EOS and ESD (electrical overstress, electric static discharge respectively) are the most common causes of failure for any electrical device. The odds are greater in that a random power surge, lightning strike, failing power supply, or lasting brownout will occur more often than the very slow, progressive, deterioration caused by dust and humidity. Therefore, we should understand the device’s power source and incoming voltage to the system. It is common knowledge in the tech world that ESD are those tiny little rascal lightning bolts that discharge when you come in contact with something after rubbing a balloon on your head or feet against the carpet. Yep, those can damage a circuit board also known as the PCB (Printed circuit board), in a heartbeat if there is direct contact to the board. Of course, the probability that the mainboard would be on the outside of the chassis is about none, but it is still good to know about the effects of ESD when you are maintaining the system.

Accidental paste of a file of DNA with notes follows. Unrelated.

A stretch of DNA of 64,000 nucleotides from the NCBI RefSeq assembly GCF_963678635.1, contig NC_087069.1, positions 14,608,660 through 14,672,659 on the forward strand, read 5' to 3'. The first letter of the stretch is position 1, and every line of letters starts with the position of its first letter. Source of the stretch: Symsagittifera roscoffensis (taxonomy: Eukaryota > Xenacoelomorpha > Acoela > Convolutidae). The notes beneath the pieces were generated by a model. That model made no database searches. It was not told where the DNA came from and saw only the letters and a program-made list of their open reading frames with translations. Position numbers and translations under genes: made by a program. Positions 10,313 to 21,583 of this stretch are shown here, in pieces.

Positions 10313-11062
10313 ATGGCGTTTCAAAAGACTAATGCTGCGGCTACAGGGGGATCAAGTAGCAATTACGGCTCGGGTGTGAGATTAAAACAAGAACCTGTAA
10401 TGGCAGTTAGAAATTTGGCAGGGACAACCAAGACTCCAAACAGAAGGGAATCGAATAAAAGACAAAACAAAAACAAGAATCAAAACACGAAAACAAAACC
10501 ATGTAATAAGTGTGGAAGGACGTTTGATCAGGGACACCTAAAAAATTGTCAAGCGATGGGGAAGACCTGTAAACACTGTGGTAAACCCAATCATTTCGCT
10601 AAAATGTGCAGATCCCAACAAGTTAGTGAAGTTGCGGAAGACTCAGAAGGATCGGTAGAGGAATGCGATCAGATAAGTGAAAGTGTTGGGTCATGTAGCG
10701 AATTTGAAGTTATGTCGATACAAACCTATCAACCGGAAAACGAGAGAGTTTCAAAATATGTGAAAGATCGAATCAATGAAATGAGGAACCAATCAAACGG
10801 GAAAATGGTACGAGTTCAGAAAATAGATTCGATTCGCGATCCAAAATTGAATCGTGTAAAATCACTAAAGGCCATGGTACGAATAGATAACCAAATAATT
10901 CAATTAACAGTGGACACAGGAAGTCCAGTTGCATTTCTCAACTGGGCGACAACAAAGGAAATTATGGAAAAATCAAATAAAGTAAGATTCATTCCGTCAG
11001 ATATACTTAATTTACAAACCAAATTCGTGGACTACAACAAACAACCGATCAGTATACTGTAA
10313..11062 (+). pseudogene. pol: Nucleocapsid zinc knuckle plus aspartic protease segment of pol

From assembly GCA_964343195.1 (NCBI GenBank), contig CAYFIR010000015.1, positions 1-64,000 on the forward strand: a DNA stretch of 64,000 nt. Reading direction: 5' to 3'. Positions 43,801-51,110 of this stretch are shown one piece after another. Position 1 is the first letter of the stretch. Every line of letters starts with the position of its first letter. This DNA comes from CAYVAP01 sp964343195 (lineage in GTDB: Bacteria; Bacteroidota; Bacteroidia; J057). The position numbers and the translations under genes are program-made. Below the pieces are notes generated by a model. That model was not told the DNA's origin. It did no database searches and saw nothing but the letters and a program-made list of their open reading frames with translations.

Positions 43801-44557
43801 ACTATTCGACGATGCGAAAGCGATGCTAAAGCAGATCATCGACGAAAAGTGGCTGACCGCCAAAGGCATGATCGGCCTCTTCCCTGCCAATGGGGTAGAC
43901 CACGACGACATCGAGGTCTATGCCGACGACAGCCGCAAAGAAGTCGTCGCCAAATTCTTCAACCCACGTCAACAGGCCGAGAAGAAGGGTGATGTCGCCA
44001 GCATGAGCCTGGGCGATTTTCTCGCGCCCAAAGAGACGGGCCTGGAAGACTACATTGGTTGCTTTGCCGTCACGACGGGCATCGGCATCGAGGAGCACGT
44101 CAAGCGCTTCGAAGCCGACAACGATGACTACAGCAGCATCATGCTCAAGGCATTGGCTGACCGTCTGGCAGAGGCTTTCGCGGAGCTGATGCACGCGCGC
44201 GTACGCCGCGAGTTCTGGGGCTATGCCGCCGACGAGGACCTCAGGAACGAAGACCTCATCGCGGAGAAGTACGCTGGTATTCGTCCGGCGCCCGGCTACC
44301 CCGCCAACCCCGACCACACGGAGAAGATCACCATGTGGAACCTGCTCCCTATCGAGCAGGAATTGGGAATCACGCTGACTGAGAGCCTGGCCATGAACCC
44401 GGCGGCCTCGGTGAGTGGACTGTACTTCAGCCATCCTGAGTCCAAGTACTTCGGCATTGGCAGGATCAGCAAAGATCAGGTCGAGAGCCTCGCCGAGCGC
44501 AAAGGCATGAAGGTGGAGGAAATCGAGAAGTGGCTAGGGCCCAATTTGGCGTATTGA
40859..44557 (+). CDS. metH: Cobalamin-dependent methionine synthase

EOS is another form of over-voltage. EOS can be a momentary event or can cause damage over a course of time. Unlike ESD, where the electricity is dispersed immediately at higher voltages and amperes, EOS is defined as the voltage throughout that exceeds the specified limitations of the device. If the incoming voltage is beyond the specific limitations of the device, EOS will cause localized high temperatures in materials used in the device’s architecture affecting the whole device. You can help prevent EOS by incorporating proper grounding and shielding of lines and receptacles, and only using the correct power supplies.

Examples of damage caused by EOS: